View Full Version : The late bye

snarky

11-01-2011, 10:26 AM

With the Steelers having a late bye this year, I became interested in how teams with byes late in the season have done in the playoffs. I figured I might as well post what I found here.

I went back to 2002 and looked at how many teams with a bye on week 9 or later did in terms winning the SB.

Teams with late byes have won the SB in 4 of the 9 years I looked at. But assuming late byes had no impact on a team's chances of winning the SB. the expected collective win share of teams with late byes would be about 2.37 SBs.

Thinking there might have been some sort of selection bias, I checked if there were more late bye teams than would be mathematically expected making the playoffs. In fact, slightly fewer teams than expected actually make the playoffs (23 actuals vs. 25.5 expected).

So (mathematically speaking) it appears there might be a slight edge in terms of winning the SB for teams that have byes late in the season. Then again, this could be statistical noise due to a small sample size (one would need to look at data over a couple decades to really 'prove' something like this).

BradshawsHairdresser

11-01-2011, 10:54 AM

Man, we coulda used a bye this week.

ROLROC

11-01-2011, 11:36 AM

With the Steelers having a late bye this year, I became interested in how teams with byes late in the season have done in the playoffs. I figured I might as well post what I found here.

I went back to 2002 and looked at how many teams with a bye on week 9 or later did in terms winning the SB.

Teams with late byes have won the SB in 4 of the 9 years I looked at. But assuming late byes had no impact on a team's chances of winning the SB. the expected collective win share of teams with late byes would be about 2.37 SBs.

Thinking there might have been some sort of selection bias, I checked if there were more late bye teams than would be mathematically expected making the playoffs. In fact, slightly fewer teams than expected actually make the playoffs (23 actuals vs. 25.5 expected).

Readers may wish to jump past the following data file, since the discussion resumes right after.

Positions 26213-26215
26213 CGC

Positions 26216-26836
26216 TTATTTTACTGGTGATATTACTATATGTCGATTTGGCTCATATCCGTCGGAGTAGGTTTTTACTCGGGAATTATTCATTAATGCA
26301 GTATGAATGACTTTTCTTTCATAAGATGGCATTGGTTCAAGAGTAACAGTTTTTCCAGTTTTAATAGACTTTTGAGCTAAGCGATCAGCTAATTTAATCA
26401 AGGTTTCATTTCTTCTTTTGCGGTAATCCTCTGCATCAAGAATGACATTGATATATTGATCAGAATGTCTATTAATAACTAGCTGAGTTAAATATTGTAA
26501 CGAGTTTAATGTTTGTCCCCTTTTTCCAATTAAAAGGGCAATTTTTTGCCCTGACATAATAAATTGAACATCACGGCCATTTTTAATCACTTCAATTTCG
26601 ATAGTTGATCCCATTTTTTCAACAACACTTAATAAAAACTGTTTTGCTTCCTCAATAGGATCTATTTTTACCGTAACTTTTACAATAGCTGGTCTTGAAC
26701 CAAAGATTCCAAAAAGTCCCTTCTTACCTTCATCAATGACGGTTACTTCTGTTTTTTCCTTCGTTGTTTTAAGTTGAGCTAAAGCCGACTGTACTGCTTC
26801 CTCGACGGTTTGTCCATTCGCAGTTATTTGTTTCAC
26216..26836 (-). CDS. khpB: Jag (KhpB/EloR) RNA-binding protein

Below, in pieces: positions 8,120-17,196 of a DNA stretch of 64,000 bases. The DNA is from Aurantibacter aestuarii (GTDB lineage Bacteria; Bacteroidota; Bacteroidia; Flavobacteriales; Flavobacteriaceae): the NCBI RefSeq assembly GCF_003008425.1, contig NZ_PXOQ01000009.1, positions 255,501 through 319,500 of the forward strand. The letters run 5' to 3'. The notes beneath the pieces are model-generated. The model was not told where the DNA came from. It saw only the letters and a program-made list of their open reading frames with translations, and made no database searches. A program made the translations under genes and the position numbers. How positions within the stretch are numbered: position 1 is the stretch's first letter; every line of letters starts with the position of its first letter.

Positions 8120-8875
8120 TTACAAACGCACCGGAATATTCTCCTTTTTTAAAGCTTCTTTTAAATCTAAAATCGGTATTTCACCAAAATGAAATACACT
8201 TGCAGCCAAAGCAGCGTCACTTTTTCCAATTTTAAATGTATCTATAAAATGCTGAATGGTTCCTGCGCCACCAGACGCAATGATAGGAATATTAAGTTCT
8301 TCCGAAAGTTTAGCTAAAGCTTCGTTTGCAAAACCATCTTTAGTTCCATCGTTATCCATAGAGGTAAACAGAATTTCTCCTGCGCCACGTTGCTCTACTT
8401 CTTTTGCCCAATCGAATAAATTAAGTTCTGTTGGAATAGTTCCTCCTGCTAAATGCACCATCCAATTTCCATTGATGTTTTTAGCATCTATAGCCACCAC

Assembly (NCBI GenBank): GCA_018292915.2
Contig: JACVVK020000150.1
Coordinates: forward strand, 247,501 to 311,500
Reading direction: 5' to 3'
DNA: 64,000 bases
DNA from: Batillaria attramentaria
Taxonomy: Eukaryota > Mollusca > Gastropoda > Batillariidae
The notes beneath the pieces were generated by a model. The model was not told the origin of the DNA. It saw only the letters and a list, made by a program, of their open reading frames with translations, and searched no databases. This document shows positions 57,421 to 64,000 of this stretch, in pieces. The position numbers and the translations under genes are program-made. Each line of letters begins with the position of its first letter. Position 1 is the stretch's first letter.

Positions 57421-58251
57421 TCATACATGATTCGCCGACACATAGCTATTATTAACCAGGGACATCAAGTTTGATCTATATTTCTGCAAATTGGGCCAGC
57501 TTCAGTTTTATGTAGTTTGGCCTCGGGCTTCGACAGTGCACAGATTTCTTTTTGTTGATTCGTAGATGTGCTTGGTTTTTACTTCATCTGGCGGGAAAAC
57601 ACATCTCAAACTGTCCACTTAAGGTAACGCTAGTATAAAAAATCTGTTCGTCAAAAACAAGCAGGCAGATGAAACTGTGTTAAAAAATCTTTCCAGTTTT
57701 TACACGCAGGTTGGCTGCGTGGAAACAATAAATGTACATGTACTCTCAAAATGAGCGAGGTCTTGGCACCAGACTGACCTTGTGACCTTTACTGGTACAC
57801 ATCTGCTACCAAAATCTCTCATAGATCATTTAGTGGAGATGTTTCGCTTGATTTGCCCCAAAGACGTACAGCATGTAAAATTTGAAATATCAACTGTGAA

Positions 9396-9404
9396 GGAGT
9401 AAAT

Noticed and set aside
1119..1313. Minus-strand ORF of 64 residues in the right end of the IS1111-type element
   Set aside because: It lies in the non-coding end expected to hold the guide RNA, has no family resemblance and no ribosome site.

So (mathematically speaking) it appears there might be a slight edge in terms of winning the SB for teams that have byes late in the season. Then again, this could be statistical noise due to a small sample size (one would need to look at data over a couple decades to really 'prove' something like this).

Interesting stuff. Where did you go to retrieve the data out of curiosity? I assume 2002 is when additional divisional and WC teams were introduced? I can't remember off the top of my head.

Starlifter

11-01-2011, 11:38 AM

I think our bye is perfectly timed. If we win the next 2 games, we get to get healthy knowing we are in total control of the division and possibly the AFC. If we struggle the next 2 weeks we get the time off to prepare for a late season surge that will hopefully have us peaking in January.

It's aaaallllllll good right now....... :tt1 :tt1

snarky

11-01-2011, 11:58 AM

With the Steelers having a late bye this year, I became interested in how teams with byes late in the season have done in the playoffs. I figured I might as well post what I found here.

I went back to 2002 and looked at how many teams with a bye on week 9 or later did in terms winning the SB.

Teams with late byes have won the SB in 4 of the 9 years I looked at. But assuming late byes had no impact on a team's chances of winning the SB. the expected collective win share of teams with late byes would be about 2.37 SBs.